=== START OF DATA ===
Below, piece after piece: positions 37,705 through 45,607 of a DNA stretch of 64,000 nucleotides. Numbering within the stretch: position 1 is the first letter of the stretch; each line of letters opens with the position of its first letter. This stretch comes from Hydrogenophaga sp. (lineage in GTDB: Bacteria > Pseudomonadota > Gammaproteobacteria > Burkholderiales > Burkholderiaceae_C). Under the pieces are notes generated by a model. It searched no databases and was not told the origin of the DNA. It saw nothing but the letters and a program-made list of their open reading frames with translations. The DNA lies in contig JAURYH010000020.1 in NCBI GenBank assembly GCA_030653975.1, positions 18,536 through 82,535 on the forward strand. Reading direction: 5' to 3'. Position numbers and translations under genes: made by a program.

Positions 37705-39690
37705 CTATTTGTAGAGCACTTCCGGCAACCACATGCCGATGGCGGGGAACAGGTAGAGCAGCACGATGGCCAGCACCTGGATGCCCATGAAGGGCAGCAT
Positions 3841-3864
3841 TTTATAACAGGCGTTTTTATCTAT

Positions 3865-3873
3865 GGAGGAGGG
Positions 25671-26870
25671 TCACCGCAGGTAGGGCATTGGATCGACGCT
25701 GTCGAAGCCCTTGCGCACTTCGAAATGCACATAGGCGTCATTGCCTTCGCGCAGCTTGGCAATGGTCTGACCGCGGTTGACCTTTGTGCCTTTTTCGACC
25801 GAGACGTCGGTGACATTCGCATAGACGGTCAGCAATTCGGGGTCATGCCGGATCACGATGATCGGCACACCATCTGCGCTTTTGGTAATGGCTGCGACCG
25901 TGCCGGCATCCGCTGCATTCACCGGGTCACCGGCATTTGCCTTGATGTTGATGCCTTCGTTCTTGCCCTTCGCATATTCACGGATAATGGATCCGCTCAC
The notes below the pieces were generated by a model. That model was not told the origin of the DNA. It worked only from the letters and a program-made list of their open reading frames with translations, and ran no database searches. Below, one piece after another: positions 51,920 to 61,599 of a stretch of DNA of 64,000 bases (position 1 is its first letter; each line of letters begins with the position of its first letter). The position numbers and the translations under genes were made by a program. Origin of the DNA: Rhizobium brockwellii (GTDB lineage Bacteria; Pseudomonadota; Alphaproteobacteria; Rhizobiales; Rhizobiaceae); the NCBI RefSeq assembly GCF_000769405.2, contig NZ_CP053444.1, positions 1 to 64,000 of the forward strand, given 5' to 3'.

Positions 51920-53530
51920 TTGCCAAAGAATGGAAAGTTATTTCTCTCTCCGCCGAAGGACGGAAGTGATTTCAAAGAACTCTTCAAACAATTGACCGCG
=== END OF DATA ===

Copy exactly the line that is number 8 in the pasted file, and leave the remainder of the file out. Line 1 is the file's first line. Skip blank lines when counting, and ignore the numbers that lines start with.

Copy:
Positions 25671-26870